A worrying trend has emerged as official figures from last year show an ‘alarming’ increase in assaults on emergency service workers.
In 2016 there were 46 recorded assaults on police officers from North and West Devon, which is up on the previous year by a staggering 58%. Incidents reported range from officers being spat at and pushed to having clumps of hair torn out, with some injuries resulting in broken bones. The true scale of the problem may even be greater than anticipated, as it is suspected many assaults are going unreported.
Superintendent for the region Tony Davies, branded the rise ‘wholly unacceptable’ and has called for harsher penalties for those found guilty.
Speaking to the Northern Devon Gazette he said: “We should not tolerate assaults on any of our local emergency service workers or public servants going about their business and I fully support the calls for tougher sentences on offenders to send out a clear message that it is unacceptable within a modern society.”
Statistics for local Northern Devon NHS Trust tell a similar story, with 334 recorded incidents of violence and aggression against staff over the past 12 months. Ambulance workers have also been on the receiving end of more than 140 assaults in the same period. These include threatening behavior as well as physical and verbal assaults.
NHS staff find themselves working in a variety of environments, not just hospitals, with community staff frequently providing care to patients in their homes which comes at added risk. Due to this, measures have been stepped up to improve staff safety. Lone worker panic alarms such as Skyguard’s MySOS have been issued to protect those employees most at risk.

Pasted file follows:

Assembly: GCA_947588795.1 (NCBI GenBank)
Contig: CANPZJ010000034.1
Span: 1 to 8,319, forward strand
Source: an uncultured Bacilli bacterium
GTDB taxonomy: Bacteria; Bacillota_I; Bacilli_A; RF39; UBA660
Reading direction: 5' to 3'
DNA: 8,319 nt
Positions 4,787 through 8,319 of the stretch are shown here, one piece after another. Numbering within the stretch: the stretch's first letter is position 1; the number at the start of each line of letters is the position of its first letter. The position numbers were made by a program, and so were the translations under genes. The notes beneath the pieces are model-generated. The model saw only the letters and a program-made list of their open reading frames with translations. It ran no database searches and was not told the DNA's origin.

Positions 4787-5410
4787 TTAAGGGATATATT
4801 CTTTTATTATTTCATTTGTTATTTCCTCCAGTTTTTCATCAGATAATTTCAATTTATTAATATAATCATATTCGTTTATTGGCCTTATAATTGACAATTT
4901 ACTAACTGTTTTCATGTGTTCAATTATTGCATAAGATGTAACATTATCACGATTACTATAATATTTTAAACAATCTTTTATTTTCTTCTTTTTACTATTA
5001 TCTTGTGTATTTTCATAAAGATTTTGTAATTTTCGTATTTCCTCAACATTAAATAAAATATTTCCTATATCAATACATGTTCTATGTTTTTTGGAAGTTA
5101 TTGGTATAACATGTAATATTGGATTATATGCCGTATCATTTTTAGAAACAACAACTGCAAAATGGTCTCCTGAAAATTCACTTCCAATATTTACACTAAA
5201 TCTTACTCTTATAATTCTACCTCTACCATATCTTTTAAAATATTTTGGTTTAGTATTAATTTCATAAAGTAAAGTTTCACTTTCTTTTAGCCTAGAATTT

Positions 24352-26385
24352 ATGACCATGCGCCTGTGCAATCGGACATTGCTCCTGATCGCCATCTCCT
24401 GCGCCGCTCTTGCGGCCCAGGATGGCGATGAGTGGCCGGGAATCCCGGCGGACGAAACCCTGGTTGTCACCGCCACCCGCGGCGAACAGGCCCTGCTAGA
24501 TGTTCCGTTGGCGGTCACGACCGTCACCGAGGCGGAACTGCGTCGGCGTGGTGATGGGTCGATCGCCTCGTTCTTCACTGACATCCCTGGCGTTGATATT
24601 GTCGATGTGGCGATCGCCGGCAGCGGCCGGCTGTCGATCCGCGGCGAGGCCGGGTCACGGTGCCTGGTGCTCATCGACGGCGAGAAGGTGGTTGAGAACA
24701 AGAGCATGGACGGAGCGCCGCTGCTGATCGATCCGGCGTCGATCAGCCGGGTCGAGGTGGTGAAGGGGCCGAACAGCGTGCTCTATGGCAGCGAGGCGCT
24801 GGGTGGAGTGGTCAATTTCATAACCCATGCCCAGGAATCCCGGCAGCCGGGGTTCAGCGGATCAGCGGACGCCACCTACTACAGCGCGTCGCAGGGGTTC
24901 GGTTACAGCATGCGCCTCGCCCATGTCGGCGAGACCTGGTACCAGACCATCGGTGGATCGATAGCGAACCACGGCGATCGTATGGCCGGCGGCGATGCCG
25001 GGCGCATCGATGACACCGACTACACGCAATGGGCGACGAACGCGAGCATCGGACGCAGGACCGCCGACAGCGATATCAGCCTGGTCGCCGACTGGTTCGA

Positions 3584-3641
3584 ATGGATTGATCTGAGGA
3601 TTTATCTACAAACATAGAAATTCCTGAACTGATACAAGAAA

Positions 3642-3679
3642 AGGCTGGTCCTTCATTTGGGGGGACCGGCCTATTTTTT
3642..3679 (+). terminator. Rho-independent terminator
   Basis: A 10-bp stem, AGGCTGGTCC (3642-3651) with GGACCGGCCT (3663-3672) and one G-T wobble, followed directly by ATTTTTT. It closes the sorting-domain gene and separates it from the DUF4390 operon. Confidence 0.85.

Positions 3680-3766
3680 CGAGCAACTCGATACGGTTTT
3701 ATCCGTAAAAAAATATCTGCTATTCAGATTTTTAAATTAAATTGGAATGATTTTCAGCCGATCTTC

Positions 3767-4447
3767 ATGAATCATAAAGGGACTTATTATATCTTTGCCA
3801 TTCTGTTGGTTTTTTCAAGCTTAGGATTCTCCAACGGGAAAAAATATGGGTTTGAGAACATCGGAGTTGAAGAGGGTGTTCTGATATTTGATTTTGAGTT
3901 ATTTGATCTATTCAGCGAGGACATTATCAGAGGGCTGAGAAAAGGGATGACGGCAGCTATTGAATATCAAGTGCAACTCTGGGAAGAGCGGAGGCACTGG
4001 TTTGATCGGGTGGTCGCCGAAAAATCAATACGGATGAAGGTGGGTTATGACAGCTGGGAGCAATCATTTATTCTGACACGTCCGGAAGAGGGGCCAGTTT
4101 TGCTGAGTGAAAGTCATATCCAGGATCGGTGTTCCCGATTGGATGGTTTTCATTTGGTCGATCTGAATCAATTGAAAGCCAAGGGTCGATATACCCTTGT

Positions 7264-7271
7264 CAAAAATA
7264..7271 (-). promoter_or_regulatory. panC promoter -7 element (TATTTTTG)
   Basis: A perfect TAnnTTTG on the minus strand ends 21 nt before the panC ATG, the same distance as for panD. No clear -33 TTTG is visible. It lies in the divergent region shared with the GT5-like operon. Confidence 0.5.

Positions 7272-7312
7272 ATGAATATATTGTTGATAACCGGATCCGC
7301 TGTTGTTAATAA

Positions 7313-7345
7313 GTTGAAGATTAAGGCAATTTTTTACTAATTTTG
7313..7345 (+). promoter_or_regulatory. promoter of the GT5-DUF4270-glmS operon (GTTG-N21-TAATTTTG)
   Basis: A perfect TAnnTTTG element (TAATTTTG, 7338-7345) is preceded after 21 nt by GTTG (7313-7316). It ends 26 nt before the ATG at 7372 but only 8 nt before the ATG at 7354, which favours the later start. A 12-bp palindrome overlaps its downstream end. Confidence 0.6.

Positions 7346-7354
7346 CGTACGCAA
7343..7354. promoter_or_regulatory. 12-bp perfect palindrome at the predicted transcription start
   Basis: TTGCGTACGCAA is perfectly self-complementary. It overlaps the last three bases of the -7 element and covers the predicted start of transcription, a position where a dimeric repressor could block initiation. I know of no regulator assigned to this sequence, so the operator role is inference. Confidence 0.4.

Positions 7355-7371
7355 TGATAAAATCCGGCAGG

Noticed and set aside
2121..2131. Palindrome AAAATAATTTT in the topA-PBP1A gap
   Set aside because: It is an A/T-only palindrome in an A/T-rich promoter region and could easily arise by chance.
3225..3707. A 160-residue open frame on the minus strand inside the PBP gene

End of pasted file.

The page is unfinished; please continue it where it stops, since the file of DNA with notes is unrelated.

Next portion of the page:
Darryn Allcorn, Director of Nursing, Quality and Workforce, commented on how the Trust have been working to improve security: “We’ve increased security provision at our biggest site to provide 24/7 cover, and our community staff who visit patients at home have lone worker safety and monitoring devices.
“All frontline staff complete conflict resolution training, and carry out extra training programmes where appropriate.
“Our staff have a right to work in an environment free from harassment, bullying or from the threat of violence, which can have a very negative effect on their own health.”
Across the UK, more and more hospitals are looking to provide greater support for staff, particularly for those working alone. Over 140 NHS Trusts now use Skyguard’s services to give their employees a vital lifeline in times of need.